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  36. Mind the Gap: Autonomous Systems, the Responsibility Gap, and Moral Entanglement.Trystan S. Goetze - 2022 - Proceedings of the 2022 ACM Conference on Fairness, Accountability, and Transparency (FAccT ’22).
    When a computer system causes harm, who is responsible? This question has renewed significance given the proliferation of autonomous systems enabled by modern artificial intelligence techniques. At the root of this problem is a philosophical difficulty known in the literature as the responsibility gap. That is to say, because of the causal distance between the designers of autonomous systems and the eventual outcomes of those systems, the dilution of agency within the large and complex teams that design autonomous systems, (...)
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  37.  66
    Moral Agency, Commitment, and Impartiality.Neera K. Badhwar - 1996 - Social Philosophy and Policy 13:1-26.
    Communitarians reject the impartial and universal viewpoint of liberal morality in favor of the "situated" viewpoint of the agent's community, and elevate political community into the moral community. I show that the preeminence of political community in communitarian morality is incompatible with concern for people's lives in the partial communities of family, friends, or others. Ironically, it is also incompatible with the communitarian thesis about the situated nature of moral agency. Political community is preeminent in communitarianism because (...)
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  38. Making Sense of Collective Moral Obligations: A Comparison of Existing Approaches.Anne Schwenkenbecher - 2018 - In Kendy Hess, Violetta Igneski & Tracy Isaacs (eds.), Collectivity: Ontology, Ethics, and Social Justice. London: Rowman and Littlefield. pp. 109-132.
    We can often achieve together what we could not have achieved on our own. Many times these outcomes and actions will be morally valuable; sometimes they may be of substantial moral value. However, when can we be under an obligation to perform some morally valuable action together with others, or to jointly produce a morally significant outcome? Can there be collective moral obligations, and if so, under what circumstances do we acquire them? These are questions to which (...)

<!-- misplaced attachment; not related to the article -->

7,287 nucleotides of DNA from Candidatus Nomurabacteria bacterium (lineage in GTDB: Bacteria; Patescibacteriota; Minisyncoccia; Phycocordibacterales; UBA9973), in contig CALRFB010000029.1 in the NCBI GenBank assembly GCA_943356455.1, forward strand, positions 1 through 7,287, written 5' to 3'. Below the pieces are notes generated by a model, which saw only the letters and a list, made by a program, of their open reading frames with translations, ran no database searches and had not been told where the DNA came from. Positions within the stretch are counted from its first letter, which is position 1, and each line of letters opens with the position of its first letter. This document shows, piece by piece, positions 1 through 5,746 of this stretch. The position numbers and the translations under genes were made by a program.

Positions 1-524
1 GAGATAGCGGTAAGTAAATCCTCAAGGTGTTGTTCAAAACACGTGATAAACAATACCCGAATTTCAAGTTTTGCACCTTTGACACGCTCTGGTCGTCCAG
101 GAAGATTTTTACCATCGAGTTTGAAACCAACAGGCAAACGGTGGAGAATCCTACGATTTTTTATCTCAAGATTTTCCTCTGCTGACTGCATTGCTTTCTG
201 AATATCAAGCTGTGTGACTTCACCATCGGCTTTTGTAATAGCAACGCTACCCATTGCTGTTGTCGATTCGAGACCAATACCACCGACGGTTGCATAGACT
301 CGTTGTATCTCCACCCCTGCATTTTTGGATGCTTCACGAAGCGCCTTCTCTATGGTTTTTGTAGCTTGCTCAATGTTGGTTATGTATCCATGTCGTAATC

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  39. A Normative Approach to Artificial Moral Agency.Dorna Behdadi & Christian Munthe - 2020 - Minds and Machines 30 (2):195-218.
    This paper proposes a methodological redirection of the philosophical debate on artificial moral agency in view of increasingly pressing practical needs due to technological development. This “normative approach” suggests abandoning theoretical discussions about what conditions may hold for moral agency and to what extent these may be met by artificial entities such as AI systems and robots. Instead, the debate should focus on how and to what extent such entities should be included in human practices normally (...)
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  40. A Practice‐Focused Case for Animal Moral Agency.Dorna Behdadi - 2021 - Journal of Applied Philosophy 38 (2):226-243.